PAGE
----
• Get your team pumped up. Print all your good reviews and post them. Highlight any team member names if there is a positive accolade along with it. Post in the staff cafeteria. Personally hand deliver a copy of the review to individual members of your crew when they receive a positive mention. Do this in the middle of their shift, in front of their colleagues. Watch them glow. Thank her. Thank him. One of my employees would show these letters to his parents. Powerful stuff.
  • Use poor reviews as a positive learning tool. No one really wants to mess up. Give encouragement to poor performances and performers. Give the staff member the chance to turn it around and then watch them beam as you show them a positive review where their name is mentioned.
  • When responding to a review, remember that your response is there FOREVER. Get it reviewed by a peer or two. Before you press send, double-check it again. Be professional. Don't come across as being defensive. Write it like a business letter. Use the reviewers' TA name, "Dear lovestotravel2013." Sign on and off with your real name and title and not 'Manager from hotel responded.' That's not personal enough. 
  • Do you really need to respond to every review? Even the 100% reviews? I'm not sure. Depends on your overall strategy. Trip Advisor is a tool for travelers. Not an opportunity to pat yourself on the back and stroke your ego. "Thanks for the great review! We know we are awesome!" Worse yet, having a corporate policy that dictates you must respond to every review. It's time consuming for the responder and of no real benefit to the reviewing community. Often the result is a terse, impersonal response obviously written in haste.  Want to really thank the guest for taking the time to review your property? Send them a private message thru TA - don't know how? You need to learn.
  • Don't say you are going to correct something and then do nothing. Cold eggs at breakfast regularly coming up in your reviews? Fix it. But if you say you will fix it and you don't, you lose credibility with the travel community - and your staff - they are reading your responses too. 
  • Don't say you will fix something you can't. Line ups at the elevator and frustrated guests commenting on it? What are the chances you are going to build a new elevator shaft? Zero. Just lay yourself at the mercy of the reviewer. "Our elevator situation is frustrating! We know and we are sorry." 
  • Really awful review. Maybe not really fair? Reviews against a mistaken property can be removed through TA. But, what about other reviews? Can they be removed? You bet. But, not by you. I've had several removed by the reviewer whilst remaining 100% committed to TA strict policies and guidelines. No incentives. No promises for complimentary rooms next visit. No credit card refund. Send a public response within 24-hours. Make it a good one. Send a private message thanking the guest for the feedback. Tell them you are genuinely sorry that you impacted their vacation in a negative way. Tell them you couldn't sleep for 2 days. Tell them you kicked your dog. Angry reviews are written in the heat of the moment. After a few days, the reviewer might have second thoughts about how they came across to the world. Your response and your personal letter to them will be thoughtfully reviewed and scrutinized. I've had several occasions where a reviewer wrote back to me and said they have removed a poor review having been thoroughly satisfied with the manner and attitude of managements' response.
  • Get more reviews. The TA rankings are based on the timeliness, quality and quantity of reviews. Older reviews receive less weight. Newer reviews receive more. It's statistical analysis at its finest. TA rewards those properties who improve over time. A chef once said to me, "I'm only as good as the last plate that went out of my kitchen." Same can be said for TA. You are only as good as your last review. Want to move up the rankings? Ask your guests to write a review. That's allowed and encouraged by TA, but do not incent them in any way to do so. Be careful though. We only asked for reviews once we were completely confident in our product and everyone had completed a substantial re-training program. If you start receiving more reviews but they are low scores, it will do two things - solidify your current ranking or drop you down the list.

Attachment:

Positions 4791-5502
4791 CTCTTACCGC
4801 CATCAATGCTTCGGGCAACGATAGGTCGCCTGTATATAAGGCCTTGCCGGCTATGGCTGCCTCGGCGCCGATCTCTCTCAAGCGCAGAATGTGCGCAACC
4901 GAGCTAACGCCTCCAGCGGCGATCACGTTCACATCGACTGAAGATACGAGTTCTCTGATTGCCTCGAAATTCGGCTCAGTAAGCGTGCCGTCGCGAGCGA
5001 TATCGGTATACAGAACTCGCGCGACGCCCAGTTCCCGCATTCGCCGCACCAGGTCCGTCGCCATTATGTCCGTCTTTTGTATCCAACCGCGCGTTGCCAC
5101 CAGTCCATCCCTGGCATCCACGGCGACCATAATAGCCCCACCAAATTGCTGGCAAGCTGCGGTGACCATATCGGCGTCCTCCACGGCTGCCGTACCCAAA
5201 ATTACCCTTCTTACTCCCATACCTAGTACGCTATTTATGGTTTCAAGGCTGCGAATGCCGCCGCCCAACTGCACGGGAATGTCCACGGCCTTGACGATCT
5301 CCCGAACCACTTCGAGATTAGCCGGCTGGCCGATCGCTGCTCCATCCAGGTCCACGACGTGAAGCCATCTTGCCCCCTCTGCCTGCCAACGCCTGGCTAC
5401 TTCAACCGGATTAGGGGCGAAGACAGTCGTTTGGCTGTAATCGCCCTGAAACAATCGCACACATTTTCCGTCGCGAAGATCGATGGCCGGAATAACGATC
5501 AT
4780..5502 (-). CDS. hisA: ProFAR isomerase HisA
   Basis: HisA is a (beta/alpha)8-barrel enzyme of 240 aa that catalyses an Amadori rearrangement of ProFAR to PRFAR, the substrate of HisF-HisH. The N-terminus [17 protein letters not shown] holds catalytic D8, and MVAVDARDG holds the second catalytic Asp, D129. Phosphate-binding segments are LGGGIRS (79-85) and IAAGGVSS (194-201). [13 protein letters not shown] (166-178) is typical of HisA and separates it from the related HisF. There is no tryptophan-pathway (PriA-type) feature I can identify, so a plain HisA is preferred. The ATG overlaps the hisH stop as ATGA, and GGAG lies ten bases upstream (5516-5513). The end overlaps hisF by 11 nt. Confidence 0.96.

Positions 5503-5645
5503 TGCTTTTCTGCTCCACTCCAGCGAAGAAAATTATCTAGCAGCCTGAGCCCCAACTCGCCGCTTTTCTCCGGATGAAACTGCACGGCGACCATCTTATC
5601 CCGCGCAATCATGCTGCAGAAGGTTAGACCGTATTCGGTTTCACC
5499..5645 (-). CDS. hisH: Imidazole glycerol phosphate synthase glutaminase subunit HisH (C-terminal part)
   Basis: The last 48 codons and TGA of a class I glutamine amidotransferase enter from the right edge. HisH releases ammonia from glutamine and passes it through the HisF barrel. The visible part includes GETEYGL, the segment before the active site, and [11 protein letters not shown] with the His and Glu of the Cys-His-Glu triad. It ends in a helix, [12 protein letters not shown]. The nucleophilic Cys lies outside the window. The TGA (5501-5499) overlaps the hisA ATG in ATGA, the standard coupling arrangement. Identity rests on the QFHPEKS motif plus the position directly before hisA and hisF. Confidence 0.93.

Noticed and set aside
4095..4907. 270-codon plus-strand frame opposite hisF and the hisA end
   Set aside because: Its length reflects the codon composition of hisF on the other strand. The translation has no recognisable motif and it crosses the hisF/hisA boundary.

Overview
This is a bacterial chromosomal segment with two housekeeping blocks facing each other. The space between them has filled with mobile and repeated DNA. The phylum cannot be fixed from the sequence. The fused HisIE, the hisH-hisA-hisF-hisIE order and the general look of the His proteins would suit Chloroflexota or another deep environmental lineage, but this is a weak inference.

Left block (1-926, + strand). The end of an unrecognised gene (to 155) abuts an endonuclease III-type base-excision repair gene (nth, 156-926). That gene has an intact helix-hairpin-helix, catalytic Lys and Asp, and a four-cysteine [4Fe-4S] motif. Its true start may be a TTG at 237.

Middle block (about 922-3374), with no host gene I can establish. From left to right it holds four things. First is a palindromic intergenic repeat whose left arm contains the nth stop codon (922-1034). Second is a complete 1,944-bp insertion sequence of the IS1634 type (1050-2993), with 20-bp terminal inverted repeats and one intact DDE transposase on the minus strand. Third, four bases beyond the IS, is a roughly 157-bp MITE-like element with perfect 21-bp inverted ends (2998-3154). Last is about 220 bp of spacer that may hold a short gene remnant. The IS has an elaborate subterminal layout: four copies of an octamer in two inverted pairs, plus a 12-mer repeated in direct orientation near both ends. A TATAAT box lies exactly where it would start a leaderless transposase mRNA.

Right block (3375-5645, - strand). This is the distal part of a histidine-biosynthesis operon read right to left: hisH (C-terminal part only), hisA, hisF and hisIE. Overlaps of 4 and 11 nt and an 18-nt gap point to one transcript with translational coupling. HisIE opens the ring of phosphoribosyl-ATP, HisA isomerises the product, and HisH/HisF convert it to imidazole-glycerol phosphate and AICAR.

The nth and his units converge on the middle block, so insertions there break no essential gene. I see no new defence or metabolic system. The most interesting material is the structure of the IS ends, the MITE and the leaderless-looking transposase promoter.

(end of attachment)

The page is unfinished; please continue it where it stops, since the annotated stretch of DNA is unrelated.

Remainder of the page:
• You don't have to explain or defend every negative aspect mentioned in the review. If it's a really bad review and the guest has commented on everything from the first hotel interaction on the phone to check-in, carpet stains, in-room dining, cold coffee, linen quality, etc., just accept it. It doesn't matter if you think the reviewer is being unfair. It only matters what they think, what they felt, what they experienced. Your opinion doesn't matter here. Sometimes you need to just say, "We let you down. We weren't good enough and we certainly need to do better! We'd love you to give us another chance!" The only time we would 'correct' a guest was when they stated a fact wrong. For example, if the reviewer stated that Valet Parking is $50 per night and it is actually $30, we would gently mention that in our response. There are times, however, when a thoroughly professional response is necessary to protect your image, brand or reputation. Use a Word Document to draft your response and paste it into TA after you have proof read; spell-checked and had a colleague review.
  • Never respond angry. Sometimes I would write the response I REALLY wanted to send, show it to a colleague, laugh at the horrific look on their face, delete it and then write and post the true response. 

Trip Advisor is a powerful tool. No other user generated social media platform has the power or will ever come close to influencing a potential hotel guest in the manner TA does. Not with over 100 million reviews. Not Yelp! Not Google places. Not Expedia reviews. Nothing.

Embrace this new world and create your own Cycle of Success.

About Glenn Eleiter

Glenn Eleiter is the pre opening General Manager of the Hotel BLU and Residences Vancouver and was the previous GM of the #1 hotel in Canada on Trip Advisor.

Contact: Glenn Eleiter

glenn.eleiter@hotelbluvancouver.com / 604-562-7375